Clea DuVall, who plays Graham in “But I’m a Cheerleader,” has just revealed how working on the film affected her own coming out process. “But I’m a Cheerleader,” a comedic lesbian film about conversion therapy, celebrates its 20th anniversary this year.
DuVall first spoke publicly about her sexuality in 2016, just before the premiere of her feature film “The Intervention.” DuVall — who wrote, directed, and starred in the movie — said it finally allowed her to play a role that is “the gay that I feel like I am” (via The Advocate). The actress had starred in a range of lesbian roles over the years, leading to much speculation about her identity. But it all started with “But I’m a Cheerleader.”
In honor of the 20th anniversary of “But I’m a Cheerleader,” DuVall and co-star Natasha Lyonne gave an interview about the film. In a tweet about the interview, DuVall revealed how the movie helped her come out.
I was very closeted when we made this film. Countless people over the years have told me how this movie made them feel seen and helped them come out. I want them to know their words and strength did the same for me. Thank you.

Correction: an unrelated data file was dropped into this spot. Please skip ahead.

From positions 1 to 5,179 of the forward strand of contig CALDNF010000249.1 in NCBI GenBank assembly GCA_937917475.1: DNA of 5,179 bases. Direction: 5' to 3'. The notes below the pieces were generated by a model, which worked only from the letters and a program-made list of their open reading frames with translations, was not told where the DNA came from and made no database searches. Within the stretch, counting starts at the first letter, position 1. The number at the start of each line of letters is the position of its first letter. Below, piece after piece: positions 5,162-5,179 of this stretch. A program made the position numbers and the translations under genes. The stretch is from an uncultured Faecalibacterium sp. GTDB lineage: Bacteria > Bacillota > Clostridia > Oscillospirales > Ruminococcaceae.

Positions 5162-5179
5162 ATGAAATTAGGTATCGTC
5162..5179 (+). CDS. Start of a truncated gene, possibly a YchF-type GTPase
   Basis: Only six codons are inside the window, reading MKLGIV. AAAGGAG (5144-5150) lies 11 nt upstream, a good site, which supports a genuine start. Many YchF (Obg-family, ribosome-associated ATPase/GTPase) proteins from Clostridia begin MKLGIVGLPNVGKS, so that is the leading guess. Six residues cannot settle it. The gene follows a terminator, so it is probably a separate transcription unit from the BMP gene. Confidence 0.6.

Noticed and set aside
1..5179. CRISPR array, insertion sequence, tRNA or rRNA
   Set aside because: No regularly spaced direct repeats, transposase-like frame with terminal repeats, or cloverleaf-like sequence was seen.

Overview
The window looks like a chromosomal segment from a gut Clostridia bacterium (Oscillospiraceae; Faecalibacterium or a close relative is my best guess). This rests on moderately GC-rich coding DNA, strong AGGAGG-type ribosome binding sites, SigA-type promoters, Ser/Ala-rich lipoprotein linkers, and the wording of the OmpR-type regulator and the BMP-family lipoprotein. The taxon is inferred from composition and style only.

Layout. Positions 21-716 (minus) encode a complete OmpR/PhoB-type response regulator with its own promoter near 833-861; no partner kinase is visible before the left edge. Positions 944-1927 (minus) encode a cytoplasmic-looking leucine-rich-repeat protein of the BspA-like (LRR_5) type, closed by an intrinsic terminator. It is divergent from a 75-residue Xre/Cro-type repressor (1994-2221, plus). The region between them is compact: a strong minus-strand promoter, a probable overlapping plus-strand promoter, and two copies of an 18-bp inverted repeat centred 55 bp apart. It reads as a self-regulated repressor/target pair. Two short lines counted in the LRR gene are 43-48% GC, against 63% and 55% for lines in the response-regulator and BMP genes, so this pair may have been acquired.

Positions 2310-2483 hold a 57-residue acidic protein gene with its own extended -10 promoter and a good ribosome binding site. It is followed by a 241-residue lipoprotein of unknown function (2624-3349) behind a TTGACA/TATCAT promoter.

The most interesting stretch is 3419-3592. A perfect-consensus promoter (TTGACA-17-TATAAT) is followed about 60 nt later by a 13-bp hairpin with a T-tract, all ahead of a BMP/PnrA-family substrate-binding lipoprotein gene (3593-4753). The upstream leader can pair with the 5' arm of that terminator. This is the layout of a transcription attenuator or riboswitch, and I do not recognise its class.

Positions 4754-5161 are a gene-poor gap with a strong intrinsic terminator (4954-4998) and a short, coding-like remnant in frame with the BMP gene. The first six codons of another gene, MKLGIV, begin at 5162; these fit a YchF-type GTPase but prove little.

— Clea DuVall (@cleaduvall) June 20, 2020
“I was very closeted when we made this film,” DuVall wrote. “Countless people over the years have told me how this movie made them feel seen and helped them come out. I want them to know their words and strength did the same for me. Thank you.”
In the interview with Lyonne, DuVall also revealed how her own experiences played into the role. “The script changed a lot after I first read it, and [Jamie Babbitt] let me bring a lot of myself into the part,” she said. “It was something I’d never seen before. There were similar kinds of girls in other lesbian stories, and I’d tried to connect with them before, but I hadn’t felt like my experience was authentically represented. Jamie was very generous and collaborative and allowed me to write my own lines and wear the clothes I wanted to wear and have my hair how I wanted it—to just be me.”
DuVall just wrapped up her second feature film, the lesbian holiday rom-com “Happiest Season,” featuring Kristen Stewart and Mackenzie Davis.